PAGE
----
Sickboy - (UK), Zosen - (Barcelona), Kafre - (Barcelona), Alexone - (Paris), Astekz - (UK), Conor Harrington - (Ireland), Vopstars - Solo1, Stylo, Mear, Dane (UK/London), What Collective - Richt, 45rpm (UK/ Bristol), Daz, Rarekind - (UK/Brighton), Deadbeat Donny - (UK/London), Dreph - (UK/Manchester), Elph - (UK/Scotland), Inkie - (UK/London), Lucy McLauchlan - (UK/Birmingham), Petro - (UK), Mode2 - (UK), Todd James - (USA), Kuildoosh, Paris, Eco, Mudwig (UK), LTN crew - Milo, Tracos, Waleska and Maionaise - (Brazil), Pinky - (UK/Brighton), Elk - (UK/London), ATG Crew - (UK/London), Ikonoklast Crew - Juice 126, Roughe, Part2ism, Chu & System - (UK/London/Birmingham), Will Barras - (UK/London), Xenz - (UK/London), Probly, Cable Street - (UK), Skum - (Barcelona), Mr Kern - (Bordeaux), Pablo Fiasco - (UK/London), Cept - (UK/London), Mac1 - (UK/Birmingham), Busk - (UK/London), Word To Mother - (UK/London), Sweetoof - (UK), Shok-1 - (UK), The Krah - (Greece), Zeus - (UK), Wildeye - (UK), Ace-K - (Japan), Copyright - (UK), MauMau - (UK), Gee Vaucher - (UK), Vhils - (Portugal), David Walker - (UK), Phil Ashcroft - (UK), Zombie, Cosa, Bosh - (UK, Ireland), Shannon - (Australia), Loras, 461, Pyromaniacs, KD - (Poland), Kaione - (UK), Skire - (UK), Penny - (UK), Ronzo - (UK), Tizer, Dep, Hium - (Portugal).
reported on uk street art
The Cans Festival - Photo update (6)
The Cans Festival: Part 2 (1)
The Cans Festival reopens (0)
End Of The Line hit Leake St over the Halloween weekend (0)
Cans Festival tagged up (1)
The new short film by Blu: an ambiguous animation painted on public walls.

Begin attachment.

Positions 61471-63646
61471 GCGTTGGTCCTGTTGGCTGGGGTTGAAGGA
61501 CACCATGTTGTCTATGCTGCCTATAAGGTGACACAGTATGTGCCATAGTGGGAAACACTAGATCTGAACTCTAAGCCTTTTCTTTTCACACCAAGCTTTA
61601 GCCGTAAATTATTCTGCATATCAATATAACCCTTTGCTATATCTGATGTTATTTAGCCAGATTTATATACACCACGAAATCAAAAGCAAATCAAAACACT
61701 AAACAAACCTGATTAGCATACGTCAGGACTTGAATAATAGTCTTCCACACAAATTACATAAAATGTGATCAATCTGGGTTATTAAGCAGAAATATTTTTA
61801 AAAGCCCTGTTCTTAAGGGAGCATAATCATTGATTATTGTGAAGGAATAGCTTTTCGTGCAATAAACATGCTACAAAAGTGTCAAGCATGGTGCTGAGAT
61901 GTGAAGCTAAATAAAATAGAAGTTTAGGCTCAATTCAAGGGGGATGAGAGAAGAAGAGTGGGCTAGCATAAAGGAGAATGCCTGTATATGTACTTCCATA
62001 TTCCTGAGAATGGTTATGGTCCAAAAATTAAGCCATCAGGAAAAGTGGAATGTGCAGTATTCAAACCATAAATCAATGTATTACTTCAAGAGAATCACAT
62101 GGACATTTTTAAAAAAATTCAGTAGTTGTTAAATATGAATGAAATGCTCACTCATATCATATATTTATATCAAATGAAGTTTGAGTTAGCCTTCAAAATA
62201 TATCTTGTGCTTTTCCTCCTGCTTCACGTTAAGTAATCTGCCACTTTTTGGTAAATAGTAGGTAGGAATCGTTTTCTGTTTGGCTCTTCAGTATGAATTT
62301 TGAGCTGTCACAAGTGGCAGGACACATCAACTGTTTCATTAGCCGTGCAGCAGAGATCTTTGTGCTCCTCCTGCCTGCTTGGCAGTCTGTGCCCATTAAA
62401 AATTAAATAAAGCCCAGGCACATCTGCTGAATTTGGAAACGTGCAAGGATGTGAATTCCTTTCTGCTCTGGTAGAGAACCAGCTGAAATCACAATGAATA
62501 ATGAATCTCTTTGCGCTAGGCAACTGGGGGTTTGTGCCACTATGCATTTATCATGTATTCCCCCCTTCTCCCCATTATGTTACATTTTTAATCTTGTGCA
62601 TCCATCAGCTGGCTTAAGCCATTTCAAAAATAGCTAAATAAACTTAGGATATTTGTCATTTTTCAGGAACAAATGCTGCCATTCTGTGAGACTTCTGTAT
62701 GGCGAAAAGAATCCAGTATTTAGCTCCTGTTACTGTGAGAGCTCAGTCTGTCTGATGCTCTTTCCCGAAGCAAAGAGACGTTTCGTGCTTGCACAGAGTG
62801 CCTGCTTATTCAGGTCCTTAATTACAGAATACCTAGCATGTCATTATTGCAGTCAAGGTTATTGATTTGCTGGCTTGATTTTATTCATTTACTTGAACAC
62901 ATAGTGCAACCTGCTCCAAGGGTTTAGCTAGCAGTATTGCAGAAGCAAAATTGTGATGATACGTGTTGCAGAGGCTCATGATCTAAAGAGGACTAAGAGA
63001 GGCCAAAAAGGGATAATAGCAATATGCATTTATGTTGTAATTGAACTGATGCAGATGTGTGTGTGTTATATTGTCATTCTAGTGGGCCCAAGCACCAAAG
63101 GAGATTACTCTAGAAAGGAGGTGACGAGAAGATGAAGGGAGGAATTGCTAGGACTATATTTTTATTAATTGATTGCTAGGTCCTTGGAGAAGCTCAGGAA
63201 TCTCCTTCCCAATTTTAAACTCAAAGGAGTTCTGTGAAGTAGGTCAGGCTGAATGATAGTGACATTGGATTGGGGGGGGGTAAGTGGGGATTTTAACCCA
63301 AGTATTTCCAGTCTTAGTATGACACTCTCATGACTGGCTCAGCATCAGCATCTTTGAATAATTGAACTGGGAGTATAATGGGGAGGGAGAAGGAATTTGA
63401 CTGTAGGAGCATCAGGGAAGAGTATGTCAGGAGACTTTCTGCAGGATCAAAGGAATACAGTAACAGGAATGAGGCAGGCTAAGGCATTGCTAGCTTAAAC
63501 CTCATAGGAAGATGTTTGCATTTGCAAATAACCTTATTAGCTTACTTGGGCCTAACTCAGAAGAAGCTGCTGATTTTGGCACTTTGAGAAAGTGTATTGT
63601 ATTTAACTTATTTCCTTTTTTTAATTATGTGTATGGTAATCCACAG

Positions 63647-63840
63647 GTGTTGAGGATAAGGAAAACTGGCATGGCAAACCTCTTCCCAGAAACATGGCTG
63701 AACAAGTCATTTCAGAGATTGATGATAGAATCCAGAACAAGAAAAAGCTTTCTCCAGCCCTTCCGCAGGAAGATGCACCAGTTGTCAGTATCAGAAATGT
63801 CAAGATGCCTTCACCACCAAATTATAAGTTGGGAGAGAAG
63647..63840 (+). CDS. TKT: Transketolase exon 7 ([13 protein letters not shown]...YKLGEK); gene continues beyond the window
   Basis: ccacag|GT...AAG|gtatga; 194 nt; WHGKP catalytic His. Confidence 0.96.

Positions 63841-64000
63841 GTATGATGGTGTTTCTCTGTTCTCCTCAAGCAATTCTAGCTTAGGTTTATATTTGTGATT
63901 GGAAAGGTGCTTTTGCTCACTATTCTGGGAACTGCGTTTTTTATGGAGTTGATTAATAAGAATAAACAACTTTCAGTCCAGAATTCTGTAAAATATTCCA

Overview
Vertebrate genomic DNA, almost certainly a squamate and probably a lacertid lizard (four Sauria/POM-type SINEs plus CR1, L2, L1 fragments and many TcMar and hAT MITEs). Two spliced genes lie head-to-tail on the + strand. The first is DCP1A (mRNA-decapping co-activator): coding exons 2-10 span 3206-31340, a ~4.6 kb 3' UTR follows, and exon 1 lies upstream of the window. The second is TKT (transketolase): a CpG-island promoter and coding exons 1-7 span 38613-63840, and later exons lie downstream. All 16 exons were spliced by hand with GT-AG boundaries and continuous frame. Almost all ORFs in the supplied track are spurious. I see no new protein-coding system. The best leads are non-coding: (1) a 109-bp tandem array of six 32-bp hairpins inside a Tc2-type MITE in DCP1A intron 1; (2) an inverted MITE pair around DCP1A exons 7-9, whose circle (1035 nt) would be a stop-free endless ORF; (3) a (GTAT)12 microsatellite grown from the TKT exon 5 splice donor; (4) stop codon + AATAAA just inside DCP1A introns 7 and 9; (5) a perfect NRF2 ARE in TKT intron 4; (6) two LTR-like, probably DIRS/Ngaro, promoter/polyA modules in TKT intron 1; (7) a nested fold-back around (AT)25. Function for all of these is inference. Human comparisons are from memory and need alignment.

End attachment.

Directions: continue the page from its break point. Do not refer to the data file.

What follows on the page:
Made in Buenos Aires and in Baden (fantoche)
music by Andrea Martignoni
produced by Mercurio Film
more videos at:
24 April 2009
bro'Town is New Zealand's first primetime animated show.
Since hitting the screens on New Zealand's TV3 in September 2004, bro'Town has become a phenomenon! It has gathered thousands of local and international fans, won multiple awards and received impressive critical acclaim.
The bro'Town DVDs are available for purchase from our website.
Check out our myspace and become our friend - www.myspace.com/bro_town
23 April 2009
Call us boring and simple-minded, but before we saw the work of street artist Joshua Allen Harris we never once considered the artistic possibilities of subway exhaust. Using only tape and garbage bags, Harris creates giant inflatable animals that become animated when fastened to a sidewalk grate. Steven Psyllos caught up with Harris recently to discuss his older works (including a bear and a giraffe) and unveil a new beast that looks not unlike the Cloverfield monster. Video by Jonah Green
22 April 2009
Remix: Making Art and Commerce Thrive in the Hybrid Economy LIVE from the NYPL & WIRED present LAWRENCE LESSIG, SHEPARD FAIREY and STEVEN JOHNSON February 26, 2009
What is the future for art and ideas in an age when practically anything can be copied, pasted, downloaded, sampled, and re-imagined? LIVE from the NYPL and WIRED Magazine kick off the Spring 2009 season with a spirited discussion of the emerging remix culture.
Our guides through this new world—who will take us from Jefferson's Bible to André the Giant to Wikipedia—will be
Lawrence Lessig, author of Remix, founder of Creative Commons, and one of the leading legal scholars on intellectual property issues in the Internet age;